No bombs fell, but next night I was with friends in a tiny country village. Late at night we stood in a lane listening to German planes passing right overhead, but so high they were invisible against the star-decked sky. For a few minutes there was no sound in the world but that of droning bombers - and then an explosion which made the earth tremble and windows shake. A heavy bomb had fallen three miles away. next day we learned "A  few people injured, several houses damage, and two sheep killed in a village in one of the home counties".

"There's Our Navy"

Many persons talk about how terrible the German attack will be when and if it comes, but in Dover people talk about how terrible it will be for the Germans. Said an old sea captain who once hunted whales and now runs a deadly little ship for the navy: "There's our army which is bigger and better than anything Jerry can get ashore; there's our air force which is far stronger now than last September; but here's something more important which people seem to forget - there's our navy."

When you peer into the channel mists and think of the gauntlet the enemy will have to run before he even touches Shakespeare Cliff you get new ideas about invasion prospects. Majority opinion in both the navy and air force seems to think the Germans won't attempt an invasion. The army seems to think they will.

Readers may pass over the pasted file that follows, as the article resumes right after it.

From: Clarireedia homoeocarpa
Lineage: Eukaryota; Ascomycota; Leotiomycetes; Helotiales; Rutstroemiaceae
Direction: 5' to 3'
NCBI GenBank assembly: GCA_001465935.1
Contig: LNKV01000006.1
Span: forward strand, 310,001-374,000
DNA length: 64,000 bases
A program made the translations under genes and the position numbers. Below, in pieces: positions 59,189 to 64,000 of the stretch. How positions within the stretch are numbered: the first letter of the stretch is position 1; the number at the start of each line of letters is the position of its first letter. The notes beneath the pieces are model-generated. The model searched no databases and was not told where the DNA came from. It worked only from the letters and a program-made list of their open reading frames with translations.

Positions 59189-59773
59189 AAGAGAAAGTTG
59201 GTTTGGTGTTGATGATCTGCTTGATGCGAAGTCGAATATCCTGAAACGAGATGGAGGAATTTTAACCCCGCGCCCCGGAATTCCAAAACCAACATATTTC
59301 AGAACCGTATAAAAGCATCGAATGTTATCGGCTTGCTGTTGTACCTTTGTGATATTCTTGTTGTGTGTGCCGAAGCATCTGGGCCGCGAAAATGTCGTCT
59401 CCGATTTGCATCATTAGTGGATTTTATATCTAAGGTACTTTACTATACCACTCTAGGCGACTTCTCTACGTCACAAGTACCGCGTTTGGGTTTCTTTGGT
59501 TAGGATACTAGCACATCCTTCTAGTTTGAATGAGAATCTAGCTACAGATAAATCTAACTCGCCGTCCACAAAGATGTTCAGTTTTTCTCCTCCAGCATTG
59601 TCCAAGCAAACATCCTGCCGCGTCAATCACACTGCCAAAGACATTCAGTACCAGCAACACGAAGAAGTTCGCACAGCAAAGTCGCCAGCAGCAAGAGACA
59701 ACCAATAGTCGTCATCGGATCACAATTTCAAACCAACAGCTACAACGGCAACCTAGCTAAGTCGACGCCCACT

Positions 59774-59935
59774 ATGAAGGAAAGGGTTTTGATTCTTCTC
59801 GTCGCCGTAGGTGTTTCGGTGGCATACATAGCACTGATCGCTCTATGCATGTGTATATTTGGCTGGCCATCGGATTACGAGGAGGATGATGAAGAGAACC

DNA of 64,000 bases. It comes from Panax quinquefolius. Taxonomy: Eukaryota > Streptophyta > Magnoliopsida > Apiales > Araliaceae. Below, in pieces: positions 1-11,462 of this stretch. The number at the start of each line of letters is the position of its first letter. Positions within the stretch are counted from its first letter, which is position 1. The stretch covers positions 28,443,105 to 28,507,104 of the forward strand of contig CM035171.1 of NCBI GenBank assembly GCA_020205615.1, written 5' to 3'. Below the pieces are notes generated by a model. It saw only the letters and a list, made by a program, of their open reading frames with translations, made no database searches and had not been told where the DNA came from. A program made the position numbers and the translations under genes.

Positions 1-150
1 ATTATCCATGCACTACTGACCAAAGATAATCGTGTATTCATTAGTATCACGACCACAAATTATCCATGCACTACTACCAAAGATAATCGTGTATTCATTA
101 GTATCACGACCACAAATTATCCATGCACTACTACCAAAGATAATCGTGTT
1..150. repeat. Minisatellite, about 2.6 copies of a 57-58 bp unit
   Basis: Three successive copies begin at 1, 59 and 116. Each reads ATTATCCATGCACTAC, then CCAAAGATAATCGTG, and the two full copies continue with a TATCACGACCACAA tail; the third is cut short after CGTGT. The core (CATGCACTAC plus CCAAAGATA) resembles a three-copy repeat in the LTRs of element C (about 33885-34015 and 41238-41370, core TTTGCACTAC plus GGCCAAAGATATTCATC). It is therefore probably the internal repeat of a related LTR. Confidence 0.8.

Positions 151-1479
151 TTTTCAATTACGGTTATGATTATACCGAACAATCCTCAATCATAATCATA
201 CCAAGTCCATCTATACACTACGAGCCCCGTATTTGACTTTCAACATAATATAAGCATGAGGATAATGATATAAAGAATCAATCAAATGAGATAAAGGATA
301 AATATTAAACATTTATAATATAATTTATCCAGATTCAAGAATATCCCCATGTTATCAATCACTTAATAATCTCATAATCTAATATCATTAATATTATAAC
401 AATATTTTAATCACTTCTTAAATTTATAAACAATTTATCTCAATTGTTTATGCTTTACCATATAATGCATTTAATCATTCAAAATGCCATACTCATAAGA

"But maybe it's only wishful thinking," laughed a British officer. "It will be too bad if they don't come." Most men of Kent feel that way, and it's Kent which would feel the worst shock of invasion.

For good reasons one can't describe how the island's coasts are manned and fortified nor the hidden strong point with their immense potentials of firepower, but when thinking of Britain's preparations you have to think not only of coast defences whose job it will be to fight to the last man, but also of the wonderful mobile and armored divisions ready to strike swiftly at any point where the enemy might attain dangerous concentrations.

Hard as Supermen

You must think also of hand-picked units trained to pass days without food or sleep and hardened into supermen preparing meticulously for enterprises which one day will astonish friend and foe. Think also of Dover carrying on and listen to Dover's voice.

"My cottage was destroyed by the blast from a German bomb last September," said a tobacconist, "and friends in Manchester wanted me to evacuate, but I fixed up a new house in the same place and I'm here for the duration.".

"During some raids last autumn," said an air raid warden, "I had more people than I could handle coming out into the danger and volunteering help. I know doezens of people, including two little old women, who ought to have the Victoria Cross."

"Dover hasn't had so much fun since the Spanish armada was beaten," said a civic official.

"I've never seen such goings on," said a charwoman, angrily shaking her fist at the sea.

And in old Lord Warden hotel people sat chatting as gaily as if Hitler were only a memory like that other adventurer, Bonaparte, who once gathered his barges at Boulogne. Such is the situation on Shakespeare Cliff.  

Copyright 2011 Marilyn Stephenson-Knight. All Rights Reserved